Africa in dilemma: Compensate or insure for climate-related damage?
African CSOs were divided on a number of issues at a conference in Lilongwe, Malawi, including mechanisms for compensating for climate-related disasters and the definition of loss and damage.
MALAWI: African civil society players were divided on a number of issues at a conference in Lilongwe, Malawi (from 25th – 29th April 2022), including mechanisms for compensating for climate-related disasters and the definition of loss and damage.
While some argued for the need for insurance to cover losses and damage caused by climate change, others argued that doing so would allow profiteers to maximize profits while leaving victims and survivors of floods and droughts out in the cold.
According to Yamikani Mlangiza of Malawi's Civil Society Network on Climate Change (CISONECC), climate and disaster risk financing and insurance can play an important role in financing for loss and damage.
However, Dr. Godwin Uyi Ojo, Executive Director of Environmental Rights Action/Friends of the Earth Nigeria (ERA/FoEN), stated that farmers are supposed to be compensated for losses and damage caused by floods caused by heavy rains and that this can only be done through a global financial mechanism established under the UN Framework Convention on Climate Change.
“Allowing market mechanism into this will perpetuate the injustices the poor rural farmers have endured,” said Dr Ojo who added that Africa must not promote solutions that comfort the big polluters to the detriment of those vulnerable such as climate insurance disregarding adaptation among others.
According to Obed Koringo of Care International, the level of pay-out in the insurance sector is so high that farmers are never compensated.
“The farmers don’t have an understanding of insurance and threshold makes it easy for them to do an insurance policy that doesn’t benefit them. The data used for the insurance is sometimes too general and doesn’t work in the benefit of the farmer,” said Obed.
He said that market-based mechanisms thrive on "profiteering" at the expense of compensation for actual losses and damages suffered across the African continent as a result of the climate crisis.
Nonetheless, Eva, the insurance sector's involvement in climate-smart solutions is critical, as it will ensure that poor rural farmers are not left behind.
Emmanuel Seck, Environmental Development Action, expressed similar sentiments, stating that Africa must consider various strategies at various levels.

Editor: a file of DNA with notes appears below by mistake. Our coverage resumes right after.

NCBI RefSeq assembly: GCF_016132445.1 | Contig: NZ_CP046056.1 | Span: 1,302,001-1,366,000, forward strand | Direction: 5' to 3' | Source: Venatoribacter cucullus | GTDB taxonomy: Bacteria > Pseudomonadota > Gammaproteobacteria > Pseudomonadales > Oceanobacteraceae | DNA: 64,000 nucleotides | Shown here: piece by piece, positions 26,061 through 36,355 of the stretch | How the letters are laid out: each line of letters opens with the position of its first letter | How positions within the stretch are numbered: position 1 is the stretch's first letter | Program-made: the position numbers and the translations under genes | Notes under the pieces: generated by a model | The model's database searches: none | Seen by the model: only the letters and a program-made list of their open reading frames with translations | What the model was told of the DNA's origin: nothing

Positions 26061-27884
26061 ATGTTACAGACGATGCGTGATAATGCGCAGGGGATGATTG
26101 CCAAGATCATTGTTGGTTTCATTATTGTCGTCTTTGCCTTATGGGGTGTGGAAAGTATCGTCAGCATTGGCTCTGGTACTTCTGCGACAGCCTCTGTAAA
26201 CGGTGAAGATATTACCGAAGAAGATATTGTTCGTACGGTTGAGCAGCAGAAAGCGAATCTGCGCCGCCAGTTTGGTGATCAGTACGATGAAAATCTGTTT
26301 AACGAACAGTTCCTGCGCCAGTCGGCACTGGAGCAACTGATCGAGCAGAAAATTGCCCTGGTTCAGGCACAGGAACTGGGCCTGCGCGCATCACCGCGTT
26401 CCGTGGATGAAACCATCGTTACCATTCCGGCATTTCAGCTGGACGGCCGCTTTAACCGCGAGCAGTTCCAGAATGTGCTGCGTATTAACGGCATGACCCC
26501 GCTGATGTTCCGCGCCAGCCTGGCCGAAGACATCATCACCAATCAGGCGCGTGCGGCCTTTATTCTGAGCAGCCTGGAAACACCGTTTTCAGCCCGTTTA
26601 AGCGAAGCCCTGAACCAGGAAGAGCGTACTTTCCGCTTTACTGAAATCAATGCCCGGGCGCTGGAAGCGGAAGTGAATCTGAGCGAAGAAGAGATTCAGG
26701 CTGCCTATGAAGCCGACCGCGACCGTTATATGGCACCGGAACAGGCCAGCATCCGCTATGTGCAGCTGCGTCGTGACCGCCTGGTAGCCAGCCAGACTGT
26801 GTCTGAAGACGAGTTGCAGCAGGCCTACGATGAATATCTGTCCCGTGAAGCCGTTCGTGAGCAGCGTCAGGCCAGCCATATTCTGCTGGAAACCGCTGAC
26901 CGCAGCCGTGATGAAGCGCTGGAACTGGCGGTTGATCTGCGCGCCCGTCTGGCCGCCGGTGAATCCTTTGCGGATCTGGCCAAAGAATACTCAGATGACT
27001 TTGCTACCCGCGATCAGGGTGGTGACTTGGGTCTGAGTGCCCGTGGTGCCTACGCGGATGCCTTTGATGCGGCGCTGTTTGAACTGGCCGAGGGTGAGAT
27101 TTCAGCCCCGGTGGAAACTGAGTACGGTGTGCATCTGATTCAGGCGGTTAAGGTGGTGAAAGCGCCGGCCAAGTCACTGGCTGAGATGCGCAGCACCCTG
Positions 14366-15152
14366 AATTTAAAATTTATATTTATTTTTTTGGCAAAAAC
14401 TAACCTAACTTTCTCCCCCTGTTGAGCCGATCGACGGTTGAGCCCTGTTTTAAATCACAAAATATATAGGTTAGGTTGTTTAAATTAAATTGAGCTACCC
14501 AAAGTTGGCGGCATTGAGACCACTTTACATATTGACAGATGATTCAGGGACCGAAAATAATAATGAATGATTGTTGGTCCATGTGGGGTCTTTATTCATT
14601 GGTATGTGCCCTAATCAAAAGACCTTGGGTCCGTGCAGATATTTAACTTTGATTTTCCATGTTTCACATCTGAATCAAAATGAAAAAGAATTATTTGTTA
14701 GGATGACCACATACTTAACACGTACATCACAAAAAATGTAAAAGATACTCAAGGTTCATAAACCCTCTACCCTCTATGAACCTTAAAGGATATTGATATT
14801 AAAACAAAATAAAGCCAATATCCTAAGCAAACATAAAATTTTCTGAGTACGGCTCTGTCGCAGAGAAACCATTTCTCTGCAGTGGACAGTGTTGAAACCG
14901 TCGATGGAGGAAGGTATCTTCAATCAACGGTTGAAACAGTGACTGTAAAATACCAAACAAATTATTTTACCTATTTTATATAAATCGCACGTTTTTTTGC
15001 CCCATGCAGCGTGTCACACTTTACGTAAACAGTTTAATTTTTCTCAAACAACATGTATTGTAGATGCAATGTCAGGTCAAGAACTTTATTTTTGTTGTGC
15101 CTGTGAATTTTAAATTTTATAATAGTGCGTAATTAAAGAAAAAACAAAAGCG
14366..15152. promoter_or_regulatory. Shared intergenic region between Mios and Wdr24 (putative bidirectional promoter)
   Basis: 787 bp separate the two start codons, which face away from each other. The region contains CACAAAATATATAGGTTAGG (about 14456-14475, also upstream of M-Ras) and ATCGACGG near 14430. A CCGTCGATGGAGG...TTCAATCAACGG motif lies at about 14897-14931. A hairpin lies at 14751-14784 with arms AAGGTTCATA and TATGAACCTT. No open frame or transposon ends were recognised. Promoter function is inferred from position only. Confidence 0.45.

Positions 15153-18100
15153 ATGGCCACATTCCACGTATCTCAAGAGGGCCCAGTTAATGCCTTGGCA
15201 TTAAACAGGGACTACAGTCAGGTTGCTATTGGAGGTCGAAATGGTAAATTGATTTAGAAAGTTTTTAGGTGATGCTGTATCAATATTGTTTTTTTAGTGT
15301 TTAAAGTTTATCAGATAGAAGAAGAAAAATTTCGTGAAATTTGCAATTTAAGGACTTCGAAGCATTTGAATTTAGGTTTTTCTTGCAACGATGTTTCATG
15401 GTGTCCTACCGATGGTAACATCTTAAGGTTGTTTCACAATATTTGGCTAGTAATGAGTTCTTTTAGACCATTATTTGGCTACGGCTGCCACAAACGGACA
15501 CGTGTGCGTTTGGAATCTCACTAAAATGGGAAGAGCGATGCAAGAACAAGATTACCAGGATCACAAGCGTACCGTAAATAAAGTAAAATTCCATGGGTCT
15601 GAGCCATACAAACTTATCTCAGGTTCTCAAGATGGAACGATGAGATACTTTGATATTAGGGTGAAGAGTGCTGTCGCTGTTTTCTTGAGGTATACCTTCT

“At the global level, we talk of the fund for loss and damage, but insurance is a solution at another level, namely the national level,” said Seck.
The definition and understanding of what loss and damage are was also a source of contention among the meeting's various speakers.
While others prefer to define loss and damage within the context of disasters or emergencies, Dr. Godwin Uyi Ojo believes that the two should not be confused.
He went on to say that when Africa talks about adaptation, it should not be confused with disaster risk mitigation.
Public finance flows from the global north to the global south as a result of loss and damage.
The representative from Madagascar stated that the lack of a climate change mechanism continues to be a barrier in the fight for climate justice for vulnerable people when disaster strikes.
Experiences from Malawi, South Africa, Zimbabwe, and Madagascar demonstrate the escalating cost of climate change in Africa, as well as the fact that even the most effective adaptation mechanisms cannot prevent loss and damage caused by climate change impacts.
"The need for fair, just, and practical solutions cannot be overstated," participants agreed.
Over 400 people were killed a fortnight ago when a 'rain bomb' struck Durban, South Africa, flooding homes and highways and destroying property and lives.
In recent years, African governments have partnered with insurance companies to compensate farmers and livestock keepers in the event of poor farm yields or livestock deaths due to droughts.
As the climate catastrophe worsens, Africa is already one of the hardest-hit regions, and it is expected to be the worst-affected region.
Despite a general understanding that should apply throughout the civilized world that a polluter should pay for the resulting damages rather than using the planet as a free "sink" for waste, this basic environmental-management principle has yet to be accepted in UN climate negotiations.
At the COP26 in Glasgow in November 2021, UN Secretary-General António Guterres said, "Enough of brutalizing biodiversity, killing ourselves with carbon, treating nature as a toilet, burning, and drilling and mining our way deeper."